Peel back that Wakandan spiritual window dressing, though, and Wakanda Forever becomes, at least partly, a rumination on faith itself.
Shuri is an unbeliever—so made in part through grief. Early in the movie we hear her pray to Bast for the life of her brother—telling the god that if T’Challa recovers, she’ll never doubt his existence again. T’Challa does die, of course, and it pushes Shuri—who already trusts technology more than her people’s spiritual tradition—into something akin to atheism.
When her mother insists that she’s felt T’Challa’s presence, Shuri rejects that suggestion. “He wasn’t there, Mother,” she says. “The presence that you felt was just a construct of your mind.” And when she experiences a vision of the afterlife and meets someone from her past, Shuri even denies that she saw anything at all. Without going into where Shuri eventually lands spiritually, I think we can say that the movie itself suggests that there’s more to us than what we can scientifically measure, that there is a soul that goes on.
Two women seem to be in a relationship. (We see one kiss the other on the head, and the recipient calls the kisser “my love”.) We learn that a couple of characters had a child out of wedlock. A woman’s exposed, pregnant belly is seen underwater.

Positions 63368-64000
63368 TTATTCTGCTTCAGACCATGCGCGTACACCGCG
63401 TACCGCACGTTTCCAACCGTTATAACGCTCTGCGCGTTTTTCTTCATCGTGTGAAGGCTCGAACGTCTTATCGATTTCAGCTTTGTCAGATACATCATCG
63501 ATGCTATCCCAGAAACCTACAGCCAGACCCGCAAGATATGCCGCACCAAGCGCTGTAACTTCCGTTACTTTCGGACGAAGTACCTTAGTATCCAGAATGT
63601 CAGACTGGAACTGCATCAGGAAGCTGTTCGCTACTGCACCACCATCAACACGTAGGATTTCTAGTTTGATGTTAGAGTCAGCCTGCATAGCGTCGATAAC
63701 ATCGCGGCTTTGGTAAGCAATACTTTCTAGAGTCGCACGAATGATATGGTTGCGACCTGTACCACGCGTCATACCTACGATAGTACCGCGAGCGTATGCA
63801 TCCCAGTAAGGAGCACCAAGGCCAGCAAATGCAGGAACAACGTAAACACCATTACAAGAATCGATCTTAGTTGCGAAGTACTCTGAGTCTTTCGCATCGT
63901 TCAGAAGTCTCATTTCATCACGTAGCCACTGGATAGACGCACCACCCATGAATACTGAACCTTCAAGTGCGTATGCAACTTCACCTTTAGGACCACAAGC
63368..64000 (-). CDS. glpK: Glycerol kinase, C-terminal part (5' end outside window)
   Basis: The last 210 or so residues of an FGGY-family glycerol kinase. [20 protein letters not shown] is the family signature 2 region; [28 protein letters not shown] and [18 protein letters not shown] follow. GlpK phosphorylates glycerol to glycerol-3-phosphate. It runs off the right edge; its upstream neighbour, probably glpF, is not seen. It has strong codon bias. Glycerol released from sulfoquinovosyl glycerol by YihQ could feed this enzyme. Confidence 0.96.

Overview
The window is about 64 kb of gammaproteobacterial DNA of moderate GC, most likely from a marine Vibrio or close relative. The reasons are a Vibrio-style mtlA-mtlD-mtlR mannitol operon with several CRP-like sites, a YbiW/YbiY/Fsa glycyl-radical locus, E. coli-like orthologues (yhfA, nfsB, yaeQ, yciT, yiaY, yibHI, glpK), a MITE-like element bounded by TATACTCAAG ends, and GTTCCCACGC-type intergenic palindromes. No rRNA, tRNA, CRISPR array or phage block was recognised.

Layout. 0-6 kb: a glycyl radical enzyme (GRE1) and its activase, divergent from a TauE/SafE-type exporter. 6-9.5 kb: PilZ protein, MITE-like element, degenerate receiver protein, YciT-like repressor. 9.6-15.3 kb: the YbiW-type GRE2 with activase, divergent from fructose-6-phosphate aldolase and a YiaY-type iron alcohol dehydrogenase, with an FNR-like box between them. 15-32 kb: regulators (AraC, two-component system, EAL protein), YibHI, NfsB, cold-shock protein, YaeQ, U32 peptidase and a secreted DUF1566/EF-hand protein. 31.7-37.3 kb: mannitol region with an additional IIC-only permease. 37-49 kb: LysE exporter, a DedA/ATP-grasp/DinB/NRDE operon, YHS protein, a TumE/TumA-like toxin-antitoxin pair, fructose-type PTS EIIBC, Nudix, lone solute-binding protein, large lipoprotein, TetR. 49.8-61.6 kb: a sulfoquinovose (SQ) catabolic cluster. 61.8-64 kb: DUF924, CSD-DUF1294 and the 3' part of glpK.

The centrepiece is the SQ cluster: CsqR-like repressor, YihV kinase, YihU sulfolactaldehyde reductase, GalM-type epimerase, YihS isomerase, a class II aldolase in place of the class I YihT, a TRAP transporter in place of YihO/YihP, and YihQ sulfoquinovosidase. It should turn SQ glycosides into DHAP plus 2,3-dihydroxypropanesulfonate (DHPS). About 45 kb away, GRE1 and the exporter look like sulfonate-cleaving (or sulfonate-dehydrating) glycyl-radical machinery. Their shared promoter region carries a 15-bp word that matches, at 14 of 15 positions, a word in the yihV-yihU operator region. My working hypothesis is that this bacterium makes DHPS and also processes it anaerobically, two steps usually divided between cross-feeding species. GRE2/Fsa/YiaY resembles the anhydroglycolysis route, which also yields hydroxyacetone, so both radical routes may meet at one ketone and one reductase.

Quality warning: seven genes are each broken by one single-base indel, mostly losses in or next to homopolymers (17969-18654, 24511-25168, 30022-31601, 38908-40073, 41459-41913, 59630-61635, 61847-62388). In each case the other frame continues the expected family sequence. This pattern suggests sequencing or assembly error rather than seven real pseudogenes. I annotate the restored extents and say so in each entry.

Many characters wear slightly revealing or curve-hugging garments, and guys sometimes go about shirtless (especially Namor’s undersea people). We learn that Everett Ross, a CIA agent friendly to Wakanda, was once married to Valentina Allegra de Fontaine, the agency’s apparent head. She compliments him on his fitness, asks about whether his home gym is working out—and then makes a saucy double entendre referencing riding his Peloton.
As mentioned, Wakanda Forever is flush with violence, ranging from one-on-one melees to battles featuring hundreds. People are shot (with traditional weapons and various types of ray guns), stabbed, shocked (and sometimes stabbed and shocked simultaneously) and even impaled. Various combatants fight with spears and knives and staffs and clubs, and Namor’s people have watery bombs they like to deploy. Cars and other vehicles careen and crash and sometimes explode.
While all that is fairly typical in the superhero genre, sometimes this violence pits superheroes and law enforcement against each other—an element that might warrant a conversation or two with young viewers.